While the Senate has passed the Freedom of Information Bill (before its members descended into a deadly knife-fight), the House of Representatives still has to bring the FOI bill to the plenary for debate.
Why the bill seems to be headed for a fiasco similar to what happened to it on the last day the 14th Congress, when a quorum call was made to scuttle its ratification, is traced by some of the bill’s advocates to the lack of enthusiasm for it on the part of key players in the House and Malacanang. Others fault the majority of House members, who, they say, would much rather engage in early electoral campaigning than attend session to assure a quorum.
Whatever the reasons, the bill’s sponsors in the House are still hanging on to the Speaker’s observation that in that chamber, “things usually come together in the last three days.”
At this juncture, here are some thoughts, of a more reflective, theoretical kind, on the importance of having a Freedom of Information Act.
The state predates democracy, and at the heart of the state is the bureaucracy. Thus it is not surprising that the development of the modern state has been marked by a struggle between the bureaucratic principle and the democratic principle. In the Philippines, we embraced democracy as our principle of governance, but the Philippine state at independence also carried the baggage of the authoritarian bureaucratic state of the Spanish and American colonial periods.
Public information has been one of the battlefields between bureaucracy and democracy. Bureaucracy thrives on secrecy. For authoritarian bureaucrats, secrecy is essential to their practice of governance from the top. From their perspective, the less the people know, the better for governance and public order.
The democratic revolution turned this authoritarian maxim on its head. The more people knew, the better they could govern themselves. The practices of bureaucracy, however, die hard, and bureaucratic elites have been loath to yield knowledge, for they realize that knowledge is power, and the less the masses know, the less powerful they are.
This is why democracy is a constant struggle not only for self-government, but for transparency, for gaining knowledge of the affairs of the state without which citizens cannot effectively govern themselves. This is why the fight for the Freedom of Information Act is a necessary step in the struggle for a mature democratic state. This is why transparency is intertwined with democracy. This is why authoritarian elites fear transparency, for they are, at heart, suspicious of and fear democracy.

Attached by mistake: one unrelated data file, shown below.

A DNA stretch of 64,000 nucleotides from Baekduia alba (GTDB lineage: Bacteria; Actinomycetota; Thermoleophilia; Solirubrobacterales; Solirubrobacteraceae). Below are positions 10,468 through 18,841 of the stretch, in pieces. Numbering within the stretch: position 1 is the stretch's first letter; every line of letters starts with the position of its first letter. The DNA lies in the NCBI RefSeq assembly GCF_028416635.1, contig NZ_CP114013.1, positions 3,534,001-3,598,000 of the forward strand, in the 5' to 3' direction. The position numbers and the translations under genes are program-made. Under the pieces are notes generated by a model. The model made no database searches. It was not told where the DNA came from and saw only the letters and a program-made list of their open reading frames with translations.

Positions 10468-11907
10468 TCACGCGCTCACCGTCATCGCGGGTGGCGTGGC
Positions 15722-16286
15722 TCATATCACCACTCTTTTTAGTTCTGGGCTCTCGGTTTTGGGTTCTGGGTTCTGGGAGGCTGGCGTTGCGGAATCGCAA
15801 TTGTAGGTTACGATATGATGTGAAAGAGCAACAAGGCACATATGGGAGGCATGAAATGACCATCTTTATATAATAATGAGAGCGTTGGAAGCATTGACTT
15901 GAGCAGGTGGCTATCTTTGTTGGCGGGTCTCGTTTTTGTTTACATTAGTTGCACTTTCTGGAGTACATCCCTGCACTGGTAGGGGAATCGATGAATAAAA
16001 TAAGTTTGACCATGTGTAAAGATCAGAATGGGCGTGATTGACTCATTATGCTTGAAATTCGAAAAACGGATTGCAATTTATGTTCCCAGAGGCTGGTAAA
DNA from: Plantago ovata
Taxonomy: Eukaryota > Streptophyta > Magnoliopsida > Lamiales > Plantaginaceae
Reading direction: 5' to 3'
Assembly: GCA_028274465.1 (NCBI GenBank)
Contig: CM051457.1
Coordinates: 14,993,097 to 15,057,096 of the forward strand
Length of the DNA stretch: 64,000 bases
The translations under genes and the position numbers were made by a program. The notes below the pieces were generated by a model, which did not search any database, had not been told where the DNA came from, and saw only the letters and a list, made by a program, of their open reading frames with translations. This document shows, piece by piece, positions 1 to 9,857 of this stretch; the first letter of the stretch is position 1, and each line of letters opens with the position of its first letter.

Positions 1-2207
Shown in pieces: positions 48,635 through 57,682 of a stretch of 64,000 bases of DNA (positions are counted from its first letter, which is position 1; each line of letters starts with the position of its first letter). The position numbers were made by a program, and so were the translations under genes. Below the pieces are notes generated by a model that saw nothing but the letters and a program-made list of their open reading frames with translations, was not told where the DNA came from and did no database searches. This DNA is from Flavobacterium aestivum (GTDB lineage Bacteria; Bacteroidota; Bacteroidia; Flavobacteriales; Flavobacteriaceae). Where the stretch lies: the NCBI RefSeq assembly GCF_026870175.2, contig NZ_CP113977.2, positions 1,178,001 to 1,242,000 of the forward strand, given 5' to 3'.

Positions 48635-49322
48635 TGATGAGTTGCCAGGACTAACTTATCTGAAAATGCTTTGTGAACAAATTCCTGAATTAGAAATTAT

With the passage of the FOI Act, the Philippines will join the ranks of the 95 countries that Wikipedia claims now have Freedom of Information legislation. Many of these countries became democracies later than the Philippines, yet some of these late-democratic states have overtaken us and become more mature democracies than we are.
Passing the bill is our passport to joining the ranks of mature democracies. Not passing it means we remain in the company of bureaucratic authoritarian states like the People’s Republic of China, which have erected non-transparency as a principle of their systems of authoritarian governance.
The bureaucratic elite says that the FOI will compromise national security. On the contrary, it will make the Philippine Republic a stronger republic. The bureaucrats say the FOI will make it hard for them to govern. On the contrary, it will force officials to govern correctly and without the seduction of corruption, which thrives in the dark. The bureaucrats say the FOI is not necessary. On the contrary, without the transparency that the FOI sheds on the affairs of state, our democracy will eventually come under threat.
In football, there is a phenomenon called the “Hail Mary pass,” a long, desperate pass in the last few seconds that results in a winning goal. Will the quarterback finally unleash that pass to the many receivers waiting to score the touchdown for FOI that will be one of the crowning glories of the 15th Congress?
*INQUIRER.net columnist Walden Bello is a member of the House of Representatives. He can be reached at firstname.lastname@example.org.
Human Rights Online Philippines does not hold copyright over these materials. Author/s and original source/s of information are retained including the URL contained within the tagline and byline of the articles, news information, photos etc.